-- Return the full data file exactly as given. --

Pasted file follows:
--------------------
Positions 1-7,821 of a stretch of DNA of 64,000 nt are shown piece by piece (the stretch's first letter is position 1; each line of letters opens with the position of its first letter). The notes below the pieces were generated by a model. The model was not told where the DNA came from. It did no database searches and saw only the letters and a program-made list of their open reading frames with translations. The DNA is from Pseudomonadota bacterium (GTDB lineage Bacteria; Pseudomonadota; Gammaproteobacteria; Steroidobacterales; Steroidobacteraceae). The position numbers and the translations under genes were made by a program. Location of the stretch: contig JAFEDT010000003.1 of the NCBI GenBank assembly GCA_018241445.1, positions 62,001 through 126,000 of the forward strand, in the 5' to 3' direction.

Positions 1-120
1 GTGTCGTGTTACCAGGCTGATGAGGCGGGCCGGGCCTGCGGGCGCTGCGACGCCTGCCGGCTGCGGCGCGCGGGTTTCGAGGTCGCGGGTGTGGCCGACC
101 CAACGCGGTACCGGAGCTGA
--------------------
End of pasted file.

Positions 1-7,821 of a stretch of DNA of 64,000 nt are shown piece by piece (the stretch's first letter is position 1; each line of letters opens with the position of its first letter). The notes below the pieces were generated by a model. The model was not told where the DNA came from. It did no database searches and saw only the letters and a program-made list of their open reading frames with translations. The DNA is from Pseudomonadota bacterium (GTDB lineage Bacteria; Pseudomonadota; Gammaproteobacteria; Steroidobacterales; Steroidobacteraceae). The position numbers and the translations under genes were made by a program. Location of the stretch: contig JAFEDT010000003.1 of the NCBI GenBank assembly GCA_018241445.1, positions 62,001 through 126,000 of the forward strand, in the 5' to 3' direction.

Positions 1-120
1 GTGTCGTGTTACCAGGCTGATGAGGCGGGCCGGGCCTGCGGGCGCTGCGACGCCTGCCGGCTGCGGCGCGCGGGTTTCGAGGTCGCGGGTGTGGCCGACC
101 CAACGCGGTACCGGAGCTGA